Summary: A more excellent Ministry based on a better Covenant founded on better promises.


Hebrews 8:1-13.

This is the “sum” of all that the writer has been saying so far: “We have such a high priest…” (Hebrews 8:1a). Jesus, our high priest, is ‘holy, innocent, separated from sinners, and exalted above the heavens’ (cf. Hebrews 7:26). He is “seated at the right hand of the throne of the Majesty in the heavens” (Hebrews 8:1b; cf. Hebrews 1:3; Hebrews 10:12; Hebrews 12:2).

“He is a minister of the sanctuary” (Hebrews 8:2a). This sanctuary is the “true tabernacle which the Lord pitched and not man” (Hebrews 8:2b; cf. Hebrews 9:11). The tabernacle in the wilderness, and the Temple in Jerusalem, were erected according to the command and pattern of God: but they were only meant to serve as “an example and shadow of heavenly things” (Hebrews 8:5).

Now, just as the high priests in the earthly tabernacle and Temple were “ordained to offer gifts and sacrifices” (Hebrews 8:3a), so it was incumbent upon Jesus to, literally, “have had something to offer” (Hebrews 8:3b). Note the tense: this was the once for all, never to be repeated, offering of His own blood upon the altar (cf. Hebrews 9:12; Hebrews 10:10). Having already ‘purged our sins’ (cf. Hebrews 1:3; cf. Hebrews 9:26b), He now appears in the presence of God on our behalf (cf. Hebrews 9:24b) and makes intercession for us (cf. Romans 8:34).

At the time of our writer’s writing (Hebrews 8:4), the Levitical priesthood was continuing to make offerings and sacrifices: but, even if He was still upon earth, Jesus would not have qualified to conduct these since He is not of the tribe of Levi (cf. Hebrews 7:14). No, Jesus’ priesthood is of quite another order (cf. Hebrews 7:17): which ensures that we lift our eyes above the earthly and temporary into heaven itself (Hebrews 9:24).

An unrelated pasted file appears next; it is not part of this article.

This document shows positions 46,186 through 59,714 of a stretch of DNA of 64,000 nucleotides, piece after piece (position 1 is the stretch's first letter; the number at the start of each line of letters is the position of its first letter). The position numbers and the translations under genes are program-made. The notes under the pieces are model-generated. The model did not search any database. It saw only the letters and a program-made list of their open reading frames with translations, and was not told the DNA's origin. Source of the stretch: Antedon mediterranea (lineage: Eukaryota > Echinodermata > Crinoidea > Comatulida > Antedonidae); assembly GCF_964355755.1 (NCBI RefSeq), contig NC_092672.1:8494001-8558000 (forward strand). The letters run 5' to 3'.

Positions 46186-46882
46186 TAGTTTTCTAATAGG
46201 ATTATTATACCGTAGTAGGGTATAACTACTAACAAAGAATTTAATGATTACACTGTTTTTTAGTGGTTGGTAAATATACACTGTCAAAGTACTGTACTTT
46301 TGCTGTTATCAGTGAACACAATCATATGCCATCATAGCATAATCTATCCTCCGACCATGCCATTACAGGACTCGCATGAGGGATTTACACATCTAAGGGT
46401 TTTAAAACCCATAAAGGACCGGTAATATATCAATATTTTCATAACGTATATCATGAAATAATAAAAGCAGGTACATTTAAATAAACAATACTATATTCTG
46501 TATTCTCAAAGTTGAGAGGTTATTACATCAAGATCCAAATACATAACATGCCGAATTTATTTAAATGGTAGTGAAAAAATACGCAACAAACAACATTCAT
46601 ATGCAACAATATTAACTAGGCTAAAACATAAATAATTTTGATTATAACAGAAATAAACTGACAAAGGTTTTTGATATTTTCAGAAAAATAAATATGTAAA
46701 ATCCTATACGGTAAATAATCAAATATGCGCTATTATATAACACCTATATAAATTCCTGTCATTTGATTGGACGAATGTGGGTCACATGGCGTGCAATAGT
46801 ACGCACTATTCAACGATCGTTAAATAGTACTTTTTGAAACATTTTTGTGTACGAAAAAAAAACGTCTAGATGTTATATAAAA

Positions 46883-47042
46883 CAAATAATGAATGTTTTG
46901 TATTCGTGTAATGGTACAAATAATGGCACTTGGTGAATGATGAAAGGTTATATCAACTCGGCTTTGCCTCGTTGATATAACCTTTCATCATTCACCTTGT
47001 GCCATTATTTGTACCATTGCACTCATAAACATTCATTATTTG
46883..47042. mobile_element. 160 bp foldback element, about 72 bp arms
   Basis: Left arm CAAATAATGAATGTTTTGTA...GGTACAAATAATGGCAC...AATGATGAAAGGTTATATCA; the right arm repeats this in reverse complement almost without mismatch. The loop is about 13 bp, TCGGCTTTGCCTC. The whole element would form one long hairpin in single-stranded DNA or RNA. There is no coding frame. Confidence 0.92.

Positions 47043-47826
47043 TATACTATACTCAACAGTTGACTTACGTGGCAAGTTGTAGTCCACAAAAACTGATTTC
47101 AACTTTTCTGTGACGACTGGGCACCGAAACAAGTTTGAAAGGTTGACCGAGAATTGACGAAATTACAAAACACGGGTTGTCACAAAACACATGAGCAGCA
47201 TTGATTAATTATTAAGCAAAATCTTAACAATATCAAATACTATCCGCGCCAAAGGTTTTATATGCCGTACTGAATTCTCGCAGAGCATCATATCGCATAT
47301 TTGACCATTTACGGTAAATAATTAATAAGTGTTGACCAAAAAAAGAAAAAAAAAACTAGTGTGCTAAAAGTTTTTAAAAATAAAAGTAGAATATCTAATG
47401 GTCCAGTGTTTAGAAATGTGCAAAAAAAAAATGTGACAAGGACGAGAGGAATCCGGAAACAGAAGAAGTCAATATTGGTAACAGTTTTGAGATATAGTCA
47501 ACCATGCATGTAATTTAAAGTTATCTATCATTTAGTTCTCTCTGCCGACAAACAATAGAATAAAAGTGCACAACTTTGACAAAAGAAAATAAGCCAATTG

Jesus’ “has obtained a more excellent ministry” in proportion to “how much also He is the mediator of a better covenant, which was established upon better promises” (Hebrews 8:6). The shadow gives way to the reality. “For if that first (covenant) had been faultless, then no place would have been sought for the second” (Hebrews 8:7).

In Hebrews 8:8-12, our writer goes on to quote the ‘new covenant’ text (of Jeremiah 31:31-34) in full. First, the LORD “will make a new covenant with the house of Israel and the house of Judah” (Hebrews 8:8; cf. Jeremiah 31:31). Within two to three verses, we are looking at one “house of Israel” (Hebrews 8:10a; cf. Jeremiah 31:33a).

This new covenant is so much superior to the old, that now the LORD will write His laws upon the hearts of His people (Hebrews 8:10b; cf. Jeremiah 31:33b). This internalising of the otherwise impossible law points forward to the giving of the Holy Spirit at Pentecost (cf. Ezekiel 36:27). No longer is God’s law written upon tables of stone, but upon human hearts (cf. 2 Corinthians 3:3)!

Furthermore, the promise is made, “and I will be their God, and they shall be my people” (Hebrews 8:10c; cf. Jeremiah 31:33c; Ezekiel 11:19-20; Revelation 21:3). This internalisation of the covenant is seen, too, in the redundancy of teachers (Hebrews 8:11; cf. Jeremiah 31:34a; 1 John 2:27)! Then the LORD says, “I will forgive their iniquity, and their sins will I remember no more” (Hebrews 8:12; cf. Jeremiah 31:34b).

Although it was ratified by blood (cf. Exodus 24:6-8), the people were unable to keep the Mosaic covenant (Hebrews 8:9; cf. Jeremiah 31:32). So, the LORD is here introducing a “new” covenant, rendering the “old” obsolete (Hebrews 8:13).

The new covenant, too, was ratified by blood. The blood of Jesus! ‘For this is my blood of the new covenant,’ says Jesus, ‘which is shed for many for the remission of sins’ (Matthew 26:28). Amen.

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